The vague terms "Enterprise 2.0″ and "Social CRM" express a collaboration-centric view of business and work relationships that de-emphasizes traditional command and control boundaries in favor of engaging community.
Inside the enterprise, this philosophy promises the opportunity for workers to pool and share knowledge in exciting new ways, using technologies such as blogs and wikis. Similarly, Web-based software such as YouTube and Twitter let consumers band together, sometimes quite unexpectedly, to form massive, ad hoc influence groups.
These changes hold profound implications for the expression of IT-related problems, which become something quite different from the project-related failure we've come to know and love (or hate).
Acknowledging customer power
The mere fact of customers sharing information amongst themselves is nothing new, but the Web lets positive or negative viral consumer crusades arise faster than ever before.
Social CRM is a powerful tool for quickly tracking and understanding customer sentiment. As I said on Twitter, such formal programs symbolize that an organization cares for its customers. After all, if you don't believe customer sentiment matters, there's no reason to implement Social CRM and track opinions.
To learn more about Social CRM and power transitions, I spoke with Bob Warfield, fellow Enterprise Irregular and CEO of Helpstream, which helps companies build customer service communities. Bob described the shift from traditional, top-down marketing to building social relationships with customers:
Companies still need command and control, and hence CRM. But it's hard to be control-focused in an era where the customer has regained control. Companies need to embrace and engage with customers more now than ever to succeed. That's what Social CRM is all about.
I asked Vinay Iyer, Vice President of CRM Global Marketing at giant enterprise software company SAP, whether this shift matters. Not only does Vinay agree, but his response is emphatic:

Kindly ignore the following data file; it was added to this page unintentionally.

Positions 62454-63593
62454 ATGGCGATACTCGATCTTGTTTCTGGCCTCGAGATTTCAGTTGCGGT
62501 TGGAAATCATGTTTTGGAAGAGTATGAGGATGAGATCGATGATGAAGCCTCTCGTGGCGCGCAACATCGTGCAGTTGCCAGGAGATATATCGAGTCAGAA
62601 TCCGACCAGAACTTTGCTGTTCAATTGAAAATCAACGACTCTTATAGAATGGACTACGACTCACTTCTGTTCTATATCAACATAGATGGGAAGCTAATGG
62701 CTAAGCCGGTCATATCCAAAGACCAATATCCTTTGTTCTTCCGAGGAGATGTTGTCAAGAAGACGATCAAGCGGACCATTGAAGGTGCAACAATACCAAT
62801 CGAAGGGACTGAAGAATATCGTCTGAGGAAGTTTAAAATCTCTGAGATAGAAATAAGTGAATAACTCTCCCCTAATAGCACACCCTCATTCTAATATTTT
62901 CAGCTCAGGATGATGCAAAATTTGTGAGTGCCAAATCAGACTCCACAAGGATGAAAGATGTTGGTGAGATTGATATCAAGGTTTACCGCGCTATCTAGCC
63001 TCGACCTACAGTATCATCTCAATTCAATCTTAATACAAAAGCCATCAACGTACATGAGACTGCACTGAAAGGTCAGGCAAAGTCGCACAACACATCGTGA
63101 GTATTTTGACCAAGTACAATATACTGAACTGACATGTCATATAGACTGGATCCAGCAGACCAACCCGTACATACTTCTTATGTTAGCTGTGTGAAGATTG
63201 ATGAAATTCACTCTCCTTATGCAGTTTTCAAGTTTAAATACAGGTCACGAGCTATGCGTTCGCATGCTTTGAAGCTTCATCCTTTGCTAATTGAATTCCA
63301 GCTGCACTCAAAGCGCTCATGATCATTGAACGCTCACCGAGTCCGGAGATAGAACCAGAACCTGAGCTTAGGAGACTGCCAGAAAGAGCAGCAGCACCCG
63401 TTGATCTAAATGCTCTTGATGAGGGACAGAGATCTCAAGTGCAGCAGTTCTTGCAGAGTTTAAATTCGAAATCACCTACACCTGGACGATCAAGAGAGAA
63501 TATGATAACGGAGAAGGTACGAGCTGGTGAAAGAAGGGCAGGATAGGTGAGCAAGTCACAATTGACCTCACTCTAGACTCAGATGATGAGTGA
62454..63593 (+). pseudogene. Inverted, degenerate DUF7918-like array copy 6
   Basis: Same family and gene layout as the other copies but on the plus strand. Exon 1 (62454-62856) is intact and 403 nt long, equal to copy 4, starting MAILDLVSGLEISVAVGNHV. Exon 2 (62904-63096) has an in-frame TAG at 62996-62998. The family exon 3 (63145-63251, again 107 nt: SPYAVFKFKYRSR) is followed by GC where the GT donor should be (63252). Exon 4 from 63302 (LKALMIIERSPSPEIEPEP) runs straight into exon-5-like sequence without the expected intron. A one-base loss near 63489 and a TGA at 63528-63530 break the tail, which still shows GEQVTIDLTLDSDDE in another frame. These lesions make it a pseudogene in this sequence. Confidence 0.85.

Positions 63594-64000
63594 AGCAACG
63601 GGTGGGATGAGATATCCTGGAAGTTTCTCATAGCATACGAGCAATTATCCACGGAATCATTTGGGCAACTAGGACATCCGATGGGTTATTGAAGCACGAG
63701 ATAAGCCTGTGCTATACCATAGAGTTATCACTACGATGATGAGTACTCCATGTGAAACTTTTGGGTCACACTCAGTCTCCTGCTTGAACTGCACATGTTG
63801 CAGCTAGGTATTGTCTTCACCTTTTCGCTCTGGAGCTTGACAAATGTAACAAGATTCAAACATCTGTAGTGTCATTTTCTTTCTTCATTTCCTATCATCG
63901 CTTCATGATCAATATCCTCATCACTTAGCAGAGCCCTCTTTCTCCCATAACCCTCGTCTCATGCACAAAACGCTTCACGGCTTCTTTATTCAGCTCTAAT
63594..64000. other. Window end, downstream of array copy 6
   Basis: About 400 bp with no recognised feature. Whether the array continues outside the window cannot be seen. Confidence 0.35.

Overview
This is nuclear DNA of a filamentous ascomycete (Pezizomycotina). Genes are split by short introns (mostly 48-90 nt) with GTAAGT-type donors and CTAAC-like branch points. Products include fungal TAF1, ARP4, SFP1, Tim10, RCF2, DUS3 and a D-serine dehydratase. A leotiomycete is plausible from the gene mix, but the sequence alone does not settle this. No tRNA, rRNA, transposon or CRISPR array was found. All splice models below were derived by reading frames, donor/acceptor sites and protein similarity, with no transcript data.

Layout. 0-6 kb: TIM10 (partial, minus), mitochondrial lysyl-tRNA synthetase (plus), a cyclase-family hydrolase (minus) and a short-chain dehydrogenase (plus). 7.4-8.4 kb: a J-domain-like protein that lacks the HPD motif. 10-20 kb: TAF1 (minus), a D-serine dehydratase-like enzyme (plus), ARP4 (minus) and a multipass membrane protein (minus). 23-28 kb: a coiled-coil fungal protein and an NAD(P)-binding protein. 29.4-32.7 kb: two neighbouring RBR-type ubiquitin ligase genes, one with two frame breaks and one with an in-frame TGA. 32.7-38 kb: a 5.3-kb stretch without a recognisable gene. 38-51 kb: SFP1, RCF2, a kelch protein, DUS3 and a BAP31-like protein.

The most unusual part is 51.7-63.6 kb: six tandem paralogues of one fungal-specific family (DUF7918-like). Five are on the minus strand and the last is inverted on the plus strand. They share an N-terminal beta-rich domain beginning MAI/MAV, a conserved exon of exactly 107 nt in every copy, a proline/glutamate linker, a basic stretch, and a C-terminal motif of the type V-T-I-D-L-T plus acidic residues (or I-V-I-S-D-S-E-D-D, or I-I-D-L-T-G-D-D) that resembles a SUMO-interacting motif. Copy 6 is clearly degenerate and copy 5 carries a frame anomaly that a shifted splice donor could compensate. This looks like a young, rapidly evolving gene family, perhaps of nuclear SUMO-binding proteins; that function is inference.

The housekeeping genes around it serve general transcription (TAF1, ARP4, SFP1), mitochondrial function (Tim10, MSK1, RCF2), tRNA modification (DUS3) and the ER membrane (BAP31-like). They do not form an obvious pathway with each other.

Companies can no longer control how customers interact and share information about their products and services. This fundamental shift of power to the customer has profound implications for sales, marketing, and customer service.
In a post yesterday, another Enterprise Irregular and fellow ZDNet blogger, Dion Hinchcliffe, placed the shift into broader context:
Social CRM is not the technology, not the tools, and certainly not the customer. It's changing the mindset about what CRM is all about. It's not about managing or riding herd over customers. It's about forming a close partnership, where the organization still has a leadership role, and where intelligent use of social environments can result in vibrant customer community relationships.
Two examples of social failure
Since consumer-oriented influence groups can rapidly go viral for, or against, any organization or government, extreme reputation failure sometimes occurs with almost astonishing speed.
Wise organizations respond quickly when customers assert a leadership position over marketing messages.
On the positive side, forward-thinking companies talk back to happy and vocal customers. For example, Sonos sent me a t-shirt after I praised the company's iPhone application on Twitter. Sure, it's only a tweet, but Sonos listened and responded fast.
Not all companies handle the social world with such aplomb:
- United Airlines ignored pleas from an unhappy customer and ended up experiencing the butt end of a YouTube video called United Breaks Guitars. That highly critical video has received over five million page views to date.
- Amazon.com also faced large-scale social failure but, unlike United, handled the aftermath fairly well. After selling Kindle copies of George Orwell's book, 1984, the company discovered it didn't have proper rights from the publisher, and so remotely deleted copies from customers' Kindle devices. The Web got angry and CEO Jeff Bezos apologized.
The Project Failures analysis
Social CRM and Enterprise 2.0 can increase the organizational power of customers and employees. Smart companies will recognize this and harness the knowledge and enthusiasm latent in these groups.
As United and Amazon can attest, risk of failure is present in the brave new social world. However, empowered social groups do not need permission to congregate and act, leaving little choice for organizations regarding participation in this world.
The risk associated with non-participation means an organization can completely lose control of social Web conversations, often without recourse, if trouble arises. In today's social environment, the greatest threat of failure comes from standing aloof and not becoming engaged.